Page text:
On a trip in 2007 to the Arctic Canadian prime minister, Stephen Harper, said: “Canada’s new government understands that the first principle of Arctic sovereignty is: use it or lose it. Today’s announcements tell the world that Canada has a real, growing, long-term presence in the Arctic.”
Canada then planned to build an army training centre for 100 troops in Resolute Bay, and a deep-water port is to be built on Baffin Island, to bolster Canada’s claim in the Arctic.
The move came after a Russian sub planted a flag on the Arctic seabed. Moscow claims rights to half the Arctic. The US, Norway and Denmark also have claims.
Unfortunately NATO’s role in the Arctic is uncertain and unfocused.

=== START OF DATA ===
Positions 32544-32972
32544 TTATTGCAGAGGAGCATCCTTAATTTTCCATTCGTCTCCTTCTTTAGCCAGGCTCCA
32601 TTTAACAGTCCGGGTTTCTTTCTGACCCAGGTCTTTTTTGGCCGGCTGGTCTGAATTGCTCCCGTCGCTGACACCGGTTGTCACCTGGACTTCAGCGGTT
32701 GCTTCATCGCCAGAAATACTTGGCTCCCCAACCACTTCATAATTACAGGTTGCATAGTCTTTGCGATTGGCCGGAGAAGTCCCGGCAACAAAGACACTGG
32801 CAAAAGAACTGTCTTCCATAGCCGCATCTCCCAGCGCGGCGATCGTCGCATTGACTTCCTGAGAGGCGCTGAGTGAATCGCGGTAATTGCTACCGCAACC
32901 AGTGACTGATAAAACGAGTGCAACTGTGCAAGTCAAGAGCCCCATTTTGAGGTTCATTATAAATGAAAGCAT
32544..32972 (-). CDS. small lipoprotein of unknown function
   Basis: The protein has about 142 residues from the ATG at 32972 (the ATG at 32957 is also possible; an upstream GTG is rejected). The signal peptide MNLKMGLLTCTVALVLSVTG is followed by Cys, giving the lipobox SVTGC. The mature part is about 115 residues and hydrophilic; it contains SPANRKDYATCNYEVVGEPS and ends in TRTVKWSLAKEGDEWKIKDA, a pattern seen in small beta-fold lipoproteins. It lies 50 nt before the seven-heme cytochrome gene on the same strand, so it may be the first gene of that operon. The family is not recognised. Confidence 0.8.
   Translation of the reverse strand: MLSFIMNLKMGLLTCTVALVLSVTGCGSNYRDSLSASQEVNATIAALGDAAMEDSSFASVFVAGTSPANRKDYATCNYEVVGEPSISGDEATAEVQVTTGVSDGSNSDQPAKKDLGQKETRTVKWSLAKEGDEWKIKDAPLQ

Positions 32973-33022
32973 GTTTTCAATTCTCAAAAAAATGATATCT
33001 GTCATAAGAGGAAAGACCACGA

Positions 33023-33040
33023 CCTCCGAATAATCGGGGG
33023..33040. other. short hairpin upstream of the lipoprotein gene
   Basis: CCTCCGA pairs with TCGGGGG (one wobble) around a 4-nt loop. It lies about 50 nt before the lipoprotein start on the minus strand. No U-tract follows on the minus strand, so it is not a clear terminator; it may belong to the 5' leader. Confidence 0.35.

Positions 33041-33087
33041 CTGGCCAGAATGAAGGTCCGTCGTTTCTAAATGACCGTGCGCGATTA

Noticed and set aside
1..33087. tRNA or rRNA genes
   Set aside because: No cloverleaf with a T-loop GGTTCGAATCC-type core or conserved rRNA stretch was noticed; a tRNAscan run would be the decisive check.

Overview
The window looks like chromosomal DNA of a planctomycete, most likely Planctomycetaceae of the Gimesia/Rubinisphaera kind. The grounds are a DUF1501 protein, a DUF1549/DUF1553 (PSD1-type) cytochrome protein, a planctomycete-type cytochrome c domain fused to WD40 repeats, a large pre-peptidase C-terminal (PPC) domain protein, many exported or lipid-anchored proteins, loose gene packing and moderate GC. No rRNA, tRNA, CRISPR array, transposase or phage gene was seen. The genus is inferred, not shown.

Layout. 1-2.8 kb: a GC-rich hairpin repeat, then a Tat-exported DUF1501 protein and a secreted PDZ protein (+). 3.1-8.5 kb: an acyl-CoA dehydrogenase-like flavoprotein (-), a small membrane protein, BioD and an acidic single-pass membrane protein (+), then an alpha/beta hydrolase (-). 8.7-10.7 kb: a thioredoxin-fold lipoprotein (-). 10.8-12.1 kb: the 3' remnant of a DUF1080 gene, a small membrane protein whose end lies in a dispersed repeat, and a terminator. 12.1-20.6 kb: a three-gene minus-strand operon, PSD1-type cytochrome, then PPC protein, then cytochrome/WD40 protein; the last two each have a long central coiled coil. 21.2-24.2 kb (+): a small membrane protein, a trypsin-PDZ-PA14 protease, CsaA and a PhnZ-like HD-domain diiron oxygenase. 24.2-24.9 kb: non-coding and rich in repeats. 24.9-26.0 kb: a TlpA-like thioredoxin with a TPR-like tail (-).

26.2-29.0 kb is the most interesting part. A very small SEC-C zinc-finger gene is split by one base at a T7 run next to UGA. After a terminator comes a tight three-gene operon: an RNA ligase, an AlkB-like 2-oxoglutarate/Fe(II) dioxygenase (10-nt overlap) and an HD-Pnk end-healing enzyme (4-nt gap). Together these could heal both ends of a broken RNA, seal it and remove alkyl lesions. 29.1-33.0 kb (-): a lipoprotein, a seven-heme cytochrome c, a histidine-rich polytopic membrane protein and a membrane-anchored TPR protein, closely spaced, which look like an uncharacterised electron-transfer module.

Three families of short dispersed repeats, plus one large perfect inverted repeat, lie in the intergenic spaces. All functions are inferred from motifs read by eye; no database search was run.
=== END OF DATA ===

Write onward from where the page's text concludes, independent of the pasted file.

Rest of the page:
Russia is building up a formidable force in the north. There is a new generation of nuclear powered icebreakers and new ballistic submarines. Two special brigades are to be based in the Russian Arctic.
There is in 2014 a need for a reenergized and refinanced NATO.
Norway has reported growing Russian espionage against the oil and gas sector.
In response to Russian aggressive moves Norway is setting up an Arctic battalion. It will be equipped with snowmobiles, ATVs and other light vehicles.
It is time for the four NATO countries in the Arctic Council (United States, Canada, Denmark and Norway) to act. The opportunity should be used when Canada is chair of the council this year and the United States from 2015.